Libin: I’ve made five investments but have only talked about three so far, and they all satisfy that criteria. Only one, Growbot, is publicly available, so far. It’s what people can and should download and use to get an idea of what this is all about. It’s super easy, super straightforward. I very much like simple things, and not just for bots but [also for] companies with ideas that are immediately dismissed by people as being “just X.” If you can dismiss an idea by saying “Oh, it’s just X,” then that’s really good. It proves that it’s simple enough that you’ve really understood it. Many of the great companies in the world started out as “Oh, isn’t this just X?” Google was just Alta Vista with fewer ads [laughs]. Uber was just a way to get a black car [laughs again]. Evernote was just a way to take notes. The “just” stuff doesn’t turn me off at all.
VB: So far we’ve talked about hype and investing. But the fact remains that little value has been created in terms of exits. When will we start to see that change?
Libin: I think pretty soon. My observation with bots is that everything seems to be accelerated. So, we’ve already had the first, somewhat prominent shutting down of a bot company, [Awesome.ai], which was one of the Slack fund startups. I think we’ll start seeing the first exits in the next couple months, but everything that we’re building could be a great independent company. So I’m not looking for things that will sell.
VB: What sector of bots would have the first exits? Ones in the enterprise space?
Libin: Initially, it’s a lot easier to see enterprise use cases [for] three of my investments: Butter, Growbot, and Begin are in the enterprise space. But I do think you’ll see some very interesting consumer cases. I am actively looking for the most impressive consumer use cases, and I expect to make some investments there. The enterprise ones are just easier to see what they would look like, they’re not necessarily easier to build. There’s so much crap in the enterprise space that can be replaced with conversational UX. it’s not hard to see where those would be. On the consumer side, it’s a little bit trickier.
VB: Who will be the acquirers of enterprise bots? Do you think it will be companies like Salesforce, IBM, SAP, and other ERP companies?
Libin: Yes. The standard companies that buy tech will be the ones buying. But I also think you’ll see bot IPOs — probably not in the next 12 months, but my guess is in the next 2-3 years. There will be enough of these with enough traction that they can be independent companies.
When I decided to really focus on bots as an investor, I thought it would only be possible to focus on this for a couple of years, because two years from now, conversational UX will have spread out and be part of the fabric of everything. It won’t really make sense to say that I’m investing in bots, just like it really doesn’t make sense right now to say “Oh, I’m investing in mobile.” No one says that anymore, because mobile is everything. Or take SaaS. People will still occasionally say “Oh, I’m focusing on SaaS,” but I always giggle when I hear that because it’s not a thing anymore. Nearly everything is SaaS at some level. So we’ll see the same thing with bots. I don’t know if in three years, when we see the first IPO, if people will say “Oh, this is the first bot IPO,” but there will clearly be new companies created right about now that fundamentally use this technology and that will become great enough businesses to go public.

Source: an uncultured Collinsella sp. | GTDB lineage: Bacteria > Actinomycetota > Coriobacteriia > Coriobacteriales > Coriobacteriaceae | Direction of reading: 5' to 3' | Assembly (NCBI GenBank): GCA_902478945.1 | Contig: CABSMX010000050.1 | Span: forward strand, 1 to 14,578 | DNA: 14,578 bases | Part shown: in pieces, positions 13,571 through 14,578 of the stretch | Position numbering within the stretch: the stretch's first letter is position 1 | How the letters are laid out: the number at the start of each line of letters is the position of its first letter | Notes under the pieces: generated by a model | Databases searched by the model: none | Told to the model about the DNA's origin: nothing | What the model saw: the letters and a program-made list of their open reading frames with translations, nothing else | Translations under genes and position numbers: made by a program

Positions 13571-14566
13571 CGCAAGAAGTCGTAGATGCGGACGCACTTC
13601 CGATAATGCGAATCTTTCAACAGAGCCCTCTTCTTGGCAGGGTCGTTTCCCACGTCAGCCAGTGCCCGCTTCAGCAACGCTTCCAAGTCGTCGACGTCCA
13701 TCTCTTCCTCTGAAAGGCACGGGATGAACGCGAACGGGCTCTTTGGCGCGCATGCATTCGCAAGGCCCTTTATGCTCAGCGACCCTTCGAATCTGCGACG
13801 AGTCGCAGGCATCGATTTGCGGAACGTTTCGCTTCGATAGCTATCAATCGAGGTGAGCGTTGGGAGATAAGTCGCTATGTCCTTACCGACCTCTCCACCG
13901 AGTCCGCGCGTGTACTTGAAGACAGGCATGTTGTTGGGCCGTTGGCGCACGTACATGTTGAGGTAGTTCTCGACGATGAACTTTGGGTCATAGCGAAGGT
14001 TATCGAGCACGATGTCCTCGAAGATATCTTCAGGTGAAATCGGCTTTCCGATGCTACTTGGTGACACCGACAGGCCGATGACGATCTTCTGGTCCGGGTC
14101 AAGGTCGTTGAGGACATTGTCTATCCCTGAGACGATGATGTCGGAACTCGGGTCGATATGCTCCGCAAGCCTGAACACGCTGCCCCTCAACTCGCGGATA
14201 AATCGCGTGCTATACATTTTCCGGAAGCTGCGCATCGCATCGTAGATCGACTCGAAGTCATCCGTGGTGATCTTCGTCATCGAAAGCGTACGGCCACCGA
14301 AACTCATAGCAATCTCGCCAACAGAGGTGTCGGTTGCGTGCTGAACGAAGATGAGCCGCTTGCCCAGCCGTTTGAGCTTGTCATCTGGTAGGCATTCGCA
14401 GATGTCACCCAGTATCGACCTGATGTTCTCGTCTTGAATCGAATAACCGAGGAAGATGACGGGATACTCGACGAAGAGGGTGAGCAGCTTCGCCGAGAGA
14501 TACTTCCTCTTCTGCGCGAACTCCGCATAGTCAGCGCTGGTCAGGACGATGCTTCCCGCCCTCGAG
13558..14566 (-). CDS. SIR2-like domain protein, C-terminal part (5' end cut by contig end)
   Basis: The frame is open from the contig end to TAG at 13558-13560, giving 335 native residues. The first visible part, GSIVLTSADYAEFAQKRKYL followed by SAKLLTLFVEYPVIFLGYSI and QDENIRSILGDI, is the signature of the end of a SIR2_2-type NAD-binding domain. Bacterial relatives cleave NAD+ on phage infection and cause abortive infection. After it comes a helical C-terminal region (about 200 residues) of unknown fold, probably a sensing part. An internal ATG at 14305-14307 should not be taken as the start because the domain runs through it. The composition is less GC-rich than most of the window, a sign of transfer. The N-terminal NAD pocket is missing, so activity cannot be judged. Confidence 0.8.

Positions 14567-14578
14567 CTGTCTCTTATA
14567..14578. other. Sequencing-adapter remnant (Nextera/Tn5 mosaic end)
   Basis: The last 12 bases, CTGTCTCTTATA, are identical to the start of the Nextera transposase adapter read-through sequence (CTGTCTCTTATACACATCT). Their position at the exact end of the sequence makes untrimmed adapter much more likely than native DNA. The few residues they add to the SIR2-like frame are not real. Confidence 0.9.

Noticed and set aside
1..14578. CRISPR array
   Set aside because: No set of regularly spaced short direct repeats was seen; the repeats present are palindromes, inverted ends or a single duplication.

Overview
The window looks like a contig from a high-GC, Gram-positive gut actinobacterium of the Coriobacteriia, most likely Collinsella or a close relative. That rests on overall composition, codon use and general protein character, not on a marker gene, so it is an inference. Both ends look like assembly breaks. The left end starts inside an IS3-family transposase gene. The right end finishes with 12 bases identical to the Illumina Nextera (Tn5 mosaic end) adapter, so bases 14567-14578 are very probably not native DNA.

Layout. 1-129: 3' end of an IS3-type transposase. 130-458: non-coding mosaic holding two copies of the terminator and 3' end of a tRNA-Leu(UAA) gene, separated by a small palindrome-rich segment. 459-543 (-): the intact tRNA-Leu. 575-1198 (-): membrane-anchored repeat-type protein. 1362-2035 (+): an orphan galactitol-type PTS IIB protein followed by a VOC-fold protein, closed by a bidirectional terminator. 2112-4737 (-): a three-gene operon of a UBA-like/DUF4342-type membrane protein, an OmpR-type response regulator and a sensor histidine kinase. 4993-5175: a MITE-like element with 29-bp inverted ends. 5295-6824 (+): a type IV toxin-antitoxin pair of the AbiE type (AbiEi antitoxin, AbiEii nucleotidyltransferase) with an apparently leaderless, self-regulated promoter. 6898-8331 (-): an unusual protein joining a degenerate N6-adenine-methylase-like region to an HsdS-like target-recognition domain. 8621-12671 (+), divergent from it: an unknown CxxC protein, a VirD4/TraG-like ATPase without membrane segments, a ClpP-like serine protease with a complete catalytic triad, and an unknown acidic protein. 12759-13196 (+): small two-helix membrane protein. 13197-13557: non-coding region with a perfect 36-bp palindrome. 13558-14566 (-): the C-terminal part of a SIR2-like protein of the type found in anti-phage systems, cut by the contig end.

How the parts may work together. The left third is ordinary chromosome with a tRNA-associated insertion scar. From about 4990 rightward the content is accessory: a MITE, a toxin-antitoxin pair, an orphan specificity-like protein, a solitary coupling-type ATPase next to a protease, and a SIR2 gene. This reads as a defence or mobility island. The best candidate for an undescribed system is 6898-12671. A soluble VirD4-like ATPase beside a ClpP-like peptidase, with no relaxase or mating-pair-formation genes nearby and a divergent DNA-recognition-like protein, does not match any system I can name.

VB: After 20 years as an entrepreneur, and leading Evernote to unicorn status, what’s the transition to investor like?
Libin: When I was deciding what to do next, I wanted to do something where I could have a big impact, where I could have a few different bets, and it seemed like a natural fit to incubate companies, to invest in companies. And I wound up picking a VC firm the same way I picked VC investors as an entrepreneur. It’s 99 percent chemistry. As long as I got a top firm, and GC is a top firm, then it was all about falling in love with the people. It’s been great.
VB: What’s it like to go from focusing on one company to focusing on several companies at once?
Libin: Honestly, [laughing] I think I’m much more impressive for 45 minutes at a time. I’m better in relatively short periods of time. I think I can have a big impact in bite-sized chunks by helping out when I can, being hands-on when I need to be, and spreading that out over a few companies.
VB: Is there one area where you think you can be most impactful?
Libin: I love mission-driven companies. My whole hypothesis, my goal in investing — and really for the rest of my life, I hope — is to make things that get the world closer to Star Trek. There are two directions that the world can go in, there are only two possible futures: The world can become more like Star Trek or more like Mad Max. There are already people pushing the Mad Max option, and I see my job as pushing for the Star Trek option.
So anything that exists in Star Trek, I’m interested in. The things that don’t exist in Star Trek, I’m bored by. So there are all sorts of companies that are trying to make the world better in interesting ways, and I want to help. And I think I’m pretty good at helping entrepreneurs think through the design of a solution that would make an impact. And I don’t really want to do that for things that are trivial or for things that are just about making money. I very much want to do it for companies that are pushing the world in a better direction.
VB: Thank you very much.
(This interview took place on August 26, 2016 in San Francisco. It has been edited and condensed for clarity.)